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Study: Elevated glucose levels may be linked to colorectal cancer

BY Allison Cerra

BRONX, N.Y. — A new study conducted by researchers at Yeshiva University’s Albert Einstein College of Medicine found that high blood-sugar levels may be associated with an increased risk of colorectal cancer.

Researchers examined the fasting blood sugar and insulin levels of nearly 5,000 postmenopausal women — all of whom were enrolled in the National Institutes of Health’s landmark Women’s Health Initiative study — several times over a 12-year period.

By the end of the 12-year period, 81 of the women had developed colorectal cancer. The researchers found that elevated baseline glucose levels were associated with increased colorectal cancer risk, with women that were part of the highest third of baseline glucose levels were nearly twice as likely to have developed colorectal cancer, compared with women categorized in the lowest third of blood-glucose levels. Results were similar when the scientists looked at repeated glucose measurements over time, the researchers said. No association was found, however, between insulin levels and risk for colorectal cancer.

"The next challenge is to find the mechanism by which chronically elevated blood glucose levels may lead to colorectal cancer," said Geoffrey Kabat, a senior epidemiologist at Einstein and lead author of the paper. "It’s possible that elevated glucose levels are linked to increased blood levels of growth factors and inflammatory factors that spur the growth of intestinal polyps, some of which later develop into cancer."

The findings appeared online in the Nov. 29 edition of the British Journal of Cancer.


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ValueCentric introduces market insight service powered by Walgreens data

BY Michael Johnsen

ORCHARD PARK, N.Y. — ValueCentric on Wednesday announced it has reached an agreement with Walgreens that will allow ValueCentric to deliver channel- and store-level data services that provide pharmaceutical market insights based on retail data.

“I am extremely pleased that Walgreens has selected ValueCentric and our ValueTrak platform to bring innovative marketing and data programs to its manufacturer community,” stated Dave Janca, CEO ValueCentric. “Walgreens has a clear understanding of the value of working closer with manufacturers and providing them with unprecedented views into their distribution network in near real-time. Together, we are meeting the growing need for better and timelier information that manufacturers can easily access through ValueTrak to drive improved decision-making and business results.”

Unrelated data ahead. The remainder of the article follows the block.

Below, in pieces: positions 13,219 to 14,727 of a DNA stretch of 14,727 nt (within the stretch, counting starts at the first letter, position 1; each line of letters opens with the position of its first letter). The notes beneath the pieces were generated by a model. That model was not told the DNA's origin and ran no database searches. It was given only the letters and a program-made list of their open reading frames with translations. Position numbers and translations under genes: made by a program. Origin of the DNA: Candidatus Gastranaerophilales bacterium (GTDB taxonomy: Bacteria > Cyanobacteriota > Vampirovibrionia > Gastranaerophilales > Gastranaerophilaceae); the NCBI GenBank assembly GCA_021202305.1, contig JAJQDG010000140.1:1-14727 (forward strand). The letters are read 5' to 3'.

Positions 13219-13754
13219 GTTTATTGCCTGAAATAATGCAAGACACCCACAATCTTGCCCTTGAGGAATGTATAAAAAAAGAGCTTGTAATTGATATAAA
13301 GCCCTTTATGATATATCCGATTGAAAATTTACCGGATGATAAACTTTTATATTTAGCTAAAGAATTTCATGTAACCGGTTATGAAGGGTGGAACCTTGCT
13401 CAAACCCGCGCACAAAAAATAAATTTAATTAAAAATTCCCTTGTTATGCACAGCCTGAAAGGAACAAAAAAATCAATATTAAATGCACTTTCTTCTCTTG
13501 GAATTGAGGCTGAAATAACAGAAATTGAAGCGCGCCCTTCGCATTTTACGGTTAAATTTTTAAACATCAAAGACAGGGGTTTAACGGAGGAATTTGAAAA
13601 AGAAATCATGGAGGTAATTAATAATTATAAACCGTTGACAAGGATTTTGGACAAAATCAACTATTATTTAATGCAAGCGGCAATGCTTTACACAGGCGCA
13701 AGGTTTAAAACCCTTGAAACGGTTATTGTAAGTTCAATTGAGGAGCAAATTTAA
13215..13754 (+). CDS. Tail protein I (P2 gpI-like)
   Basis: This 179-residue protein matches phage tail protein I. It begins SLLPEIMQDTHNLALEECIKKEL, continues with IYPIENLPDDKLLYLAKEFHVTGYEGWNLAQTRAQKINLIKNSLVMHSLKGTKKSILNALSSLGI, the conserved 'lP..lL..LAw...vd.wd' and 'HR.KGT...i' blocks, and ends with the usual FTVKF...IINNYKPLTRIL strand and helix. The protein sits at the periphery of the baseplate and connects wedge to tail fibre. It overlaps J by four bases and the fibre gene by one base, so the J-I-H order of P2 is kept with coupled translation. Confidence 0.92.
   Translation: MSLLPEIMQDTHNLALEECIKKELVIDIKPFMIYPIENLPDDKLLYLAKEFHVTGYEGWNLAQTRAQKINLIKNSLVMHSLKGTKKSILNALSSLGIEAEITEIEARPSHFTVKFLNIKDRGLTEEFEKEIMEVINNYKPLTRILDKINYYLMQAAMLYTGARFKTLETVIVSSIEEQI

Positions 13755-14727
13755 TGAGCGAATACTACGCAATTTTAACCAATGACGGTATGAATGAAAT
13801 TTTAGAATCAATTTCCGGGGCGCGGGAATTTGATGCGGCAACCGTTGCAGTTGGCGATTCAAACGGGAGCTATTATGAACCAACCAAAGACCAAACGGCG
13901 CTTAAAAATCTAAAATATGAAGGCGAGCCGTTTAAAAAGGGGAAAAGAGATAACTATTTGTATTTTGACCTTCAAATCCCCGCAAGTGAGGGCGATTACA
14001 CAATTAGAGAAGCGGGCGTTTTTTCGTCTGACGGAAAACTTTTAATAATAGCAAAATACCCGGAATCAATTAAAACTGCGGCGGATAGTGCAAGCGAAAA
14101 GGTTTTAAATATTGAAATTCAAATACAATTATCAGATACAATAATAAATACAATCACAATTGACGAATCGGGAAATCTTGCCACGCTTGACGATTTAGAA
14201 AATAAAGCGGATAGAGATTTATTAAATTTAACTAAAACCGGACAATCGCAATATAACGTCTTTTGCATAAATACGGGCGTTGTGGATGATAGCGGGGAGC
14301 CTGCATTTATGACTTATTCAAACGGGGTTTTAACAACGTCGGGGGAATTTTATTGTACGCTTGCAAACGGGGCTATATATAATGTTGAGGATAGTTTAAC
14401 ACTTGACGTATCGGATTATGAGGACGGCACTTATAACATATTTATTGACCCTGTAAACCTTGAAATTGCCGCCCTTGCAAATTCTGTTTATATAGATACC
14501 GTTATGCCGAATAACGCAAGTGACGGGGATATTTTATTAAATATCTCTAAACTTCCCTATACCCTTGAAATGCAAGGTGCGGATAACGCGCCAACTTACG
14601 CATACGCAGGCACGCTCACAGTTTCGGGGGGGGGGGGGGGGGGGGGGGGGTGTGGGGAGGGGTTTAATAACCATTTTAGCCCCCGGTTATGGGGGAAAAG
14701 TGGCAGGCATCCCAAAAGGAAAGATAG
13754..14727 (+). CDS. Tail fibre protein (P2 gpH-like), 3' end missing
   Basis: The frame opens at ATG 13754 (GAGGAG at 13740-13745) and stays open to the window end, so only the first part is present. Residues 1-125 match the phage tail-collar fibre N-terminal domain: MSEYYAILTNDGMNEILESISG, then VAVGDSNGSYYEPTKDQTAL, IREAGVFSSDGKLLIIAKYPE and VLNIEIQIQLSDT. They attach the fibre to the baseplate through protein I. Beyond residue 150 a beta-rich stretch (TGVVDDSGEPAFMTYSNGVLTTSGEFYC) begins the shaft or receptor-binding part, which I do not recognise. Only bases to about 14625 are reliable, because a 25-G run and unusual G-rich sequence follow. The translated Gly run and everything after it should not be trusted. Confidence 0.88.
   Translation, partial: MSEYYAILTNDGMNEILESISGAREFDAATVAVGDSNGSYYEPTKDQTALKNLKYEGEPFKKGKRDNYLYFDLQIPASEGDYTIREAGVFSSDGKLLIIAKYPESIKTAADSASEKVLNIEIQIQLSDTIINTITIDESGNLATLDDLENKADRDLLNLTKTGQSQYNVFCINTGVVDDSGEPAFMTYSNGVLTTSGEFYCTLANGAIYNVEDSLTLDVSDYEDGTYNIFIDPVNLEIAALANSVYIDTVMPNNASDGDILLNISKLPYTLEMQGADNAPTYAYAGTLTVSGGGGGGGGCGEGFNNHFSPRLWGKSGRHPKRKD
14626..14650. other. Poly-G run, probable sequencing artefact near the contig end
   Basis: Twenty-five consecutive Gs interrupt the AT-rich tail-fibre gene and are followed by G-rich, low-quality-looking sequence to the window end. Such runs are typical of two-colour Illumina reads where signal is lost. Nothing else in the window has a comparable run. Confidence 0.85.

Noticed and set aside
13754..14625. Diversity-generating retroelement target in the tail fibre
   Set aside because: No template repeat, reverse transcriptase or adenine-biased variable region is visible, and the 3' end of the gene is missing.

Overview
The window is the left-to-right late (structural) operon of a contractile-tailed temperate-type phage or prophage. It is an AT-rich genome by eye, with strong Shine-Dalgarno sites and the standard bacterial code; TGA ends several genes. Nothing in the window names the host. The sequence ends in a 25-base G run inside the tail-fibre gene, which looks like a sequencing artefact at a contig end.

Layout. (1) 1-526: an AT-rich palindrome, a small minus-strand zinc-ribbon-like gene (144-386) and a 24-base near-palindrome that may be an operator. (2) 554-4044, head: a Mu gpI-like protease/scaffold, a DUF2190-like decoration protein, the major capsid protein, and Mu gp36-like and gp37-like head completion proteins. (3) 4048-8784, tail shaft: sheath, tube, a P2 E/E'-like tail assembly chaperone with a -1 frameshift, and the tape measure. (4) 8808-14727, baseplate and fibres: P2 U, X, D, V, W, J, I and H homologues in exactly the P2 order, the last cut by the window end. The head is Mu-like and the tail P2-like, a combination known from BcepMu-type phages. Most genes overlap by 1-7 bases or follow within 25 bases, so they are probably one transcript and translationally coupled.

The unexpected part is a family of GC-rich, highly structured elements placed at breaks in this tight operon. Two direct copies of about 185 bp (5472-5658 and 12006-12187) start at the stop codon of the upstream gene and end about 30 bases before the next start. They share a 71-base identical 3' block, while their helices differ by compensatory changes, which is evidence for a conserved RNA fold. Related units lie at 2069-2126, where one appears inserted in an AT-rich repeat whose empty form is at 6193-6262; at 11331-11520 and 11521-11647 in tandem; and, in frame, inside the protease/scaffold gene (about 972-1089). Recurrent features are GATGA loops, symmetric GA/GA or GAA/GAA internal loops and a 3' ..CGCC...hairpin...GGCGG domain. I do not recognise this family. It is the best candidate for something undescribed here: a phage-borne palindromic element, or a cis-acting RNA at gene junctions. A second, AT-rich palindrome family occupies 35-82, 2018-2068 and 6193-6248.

The new data services already have been delivered to several manufacturers, enabling them to more effectively execute product launches, analyze the performance of their product portfolios, and improve the accuracy of forecasts and financial projections, ValueCentric stated. The initial program offering provides for the reporting of data, such as daily inventory at Walgreens distribution centers, sales through both Walgreens and wholesaler distribution centers into all Walgreens stores, pharmacy decile reports and daily store-level inventory.

"The importance of maximizing brand potential across the product life cycle and providing better customer service at all levels of the supply chain has never been greater," the company stated. "Actual data, which is trusted by all parties and delivered in near real-time, now makes it possible for manufacturers to immediately understand and respond to market events and to gauge the effectiveness of various marketing programs they may be running."

 

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Packaged Facts: Pet drug sales to reach $6.7 billion in 2011

BY DSN STAFF

NEW YORK — While sales figures for pharmaceuticals are frequently reported on, drugs for people’s four-legged friends also are a money maker.

According to Packaged Facts, a division of MarketResearch.com, retail sales of pet medications — including sales through retail stores, online retailers and veterinarians — will reach $6.7 billion this year.

A new report from the firm, "Pet Medications in the U.S.," mass market channels are the least involved in pet medications among retailers. But online pharmacies, including those of Target and Walmart, have expanded their product range. Currently, according to the firm’s May-June 2011 Pet Owner Survey, 71% of prescription-only heartworm medications and 40% of nonprescription flea and tick spot-ons continue to be sold through veterinarians, which for many years "have been in the catbird seat" in pet medication sales.

"The underpinnings of the U.S. pet industry remain strong, and the outlook is especially favorable for all things pet-related," Packaged Facts publisher David Sprinkle said.

In some ways, trends driving pet medications seem to mirror the ones driving human medications. "Taking into account market drivers including the aging pet population, pet obesity and the heavy involvement of major pharmaceuticals companies, pet medications sales should return to their pre-recession rates of growth over the next few years, with annual percentage gains projected at 10% by 2015."


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